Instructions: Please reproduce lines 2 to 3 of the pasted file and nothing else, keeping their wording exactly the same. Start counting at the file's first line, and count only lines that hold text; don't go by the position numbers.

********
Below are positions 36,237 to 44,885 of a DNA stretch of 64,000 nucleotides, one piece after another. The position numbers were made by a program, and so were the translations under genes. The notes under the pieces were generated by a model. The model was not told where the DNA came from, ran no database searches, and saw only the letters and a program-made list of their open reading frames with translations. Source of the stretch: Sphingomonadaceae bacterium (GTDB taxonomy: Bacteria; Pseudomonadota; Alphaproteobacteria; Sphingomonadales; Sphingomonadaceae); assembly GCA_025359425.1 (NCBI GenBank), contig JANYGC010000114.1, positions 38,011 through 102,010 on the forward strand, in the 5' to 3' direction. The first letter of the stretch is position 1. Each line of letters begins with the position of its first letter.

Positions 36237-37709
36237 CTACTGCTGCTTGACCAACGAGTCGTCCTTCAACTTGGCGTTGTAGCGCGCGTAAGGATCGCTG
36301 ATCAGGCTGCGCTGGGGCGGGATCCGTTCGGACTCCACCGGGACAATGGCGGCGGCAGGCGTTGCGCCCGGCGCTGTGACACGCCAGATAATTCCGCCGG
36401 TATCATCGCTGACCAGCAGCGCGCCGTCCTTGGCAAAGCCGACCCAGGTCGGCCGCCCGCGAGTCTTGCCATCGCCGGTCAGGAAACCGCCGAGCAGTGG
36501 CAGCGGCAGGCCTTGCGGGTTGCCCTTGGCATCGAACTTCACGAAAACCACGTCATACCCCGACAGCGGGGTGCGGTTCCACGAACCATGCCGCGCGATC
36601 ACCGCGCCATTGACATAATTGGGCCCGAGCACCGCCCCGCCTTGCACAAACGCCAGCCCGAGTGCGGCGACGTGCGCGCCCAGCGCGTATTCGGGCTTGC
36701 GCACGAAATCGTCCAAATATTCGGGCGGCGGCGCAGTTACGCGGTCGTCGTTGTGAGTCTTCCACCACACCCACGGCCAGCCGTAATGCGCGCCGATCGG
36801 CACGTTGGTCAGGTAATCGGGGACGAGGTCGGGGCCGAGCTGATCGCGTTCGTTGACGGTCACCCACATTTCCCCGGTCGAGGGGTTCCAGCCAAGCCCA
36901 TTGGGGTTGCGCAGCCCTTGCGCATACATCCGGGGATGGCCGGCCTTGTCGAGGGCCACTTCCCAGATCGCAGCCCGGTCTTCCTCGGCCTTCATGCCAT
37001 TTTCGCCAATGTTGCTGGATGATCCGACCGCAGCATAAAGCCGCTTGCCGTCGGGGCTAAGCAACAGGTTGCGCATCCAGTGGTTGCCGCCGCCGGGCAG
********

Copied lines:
Positions 36237-37709
36237 CTACTGCTGCTTGACCAACGAGTCGTCCTTCAACTTGGCGTTGTAGCGCGCGTAAGGATCGCTG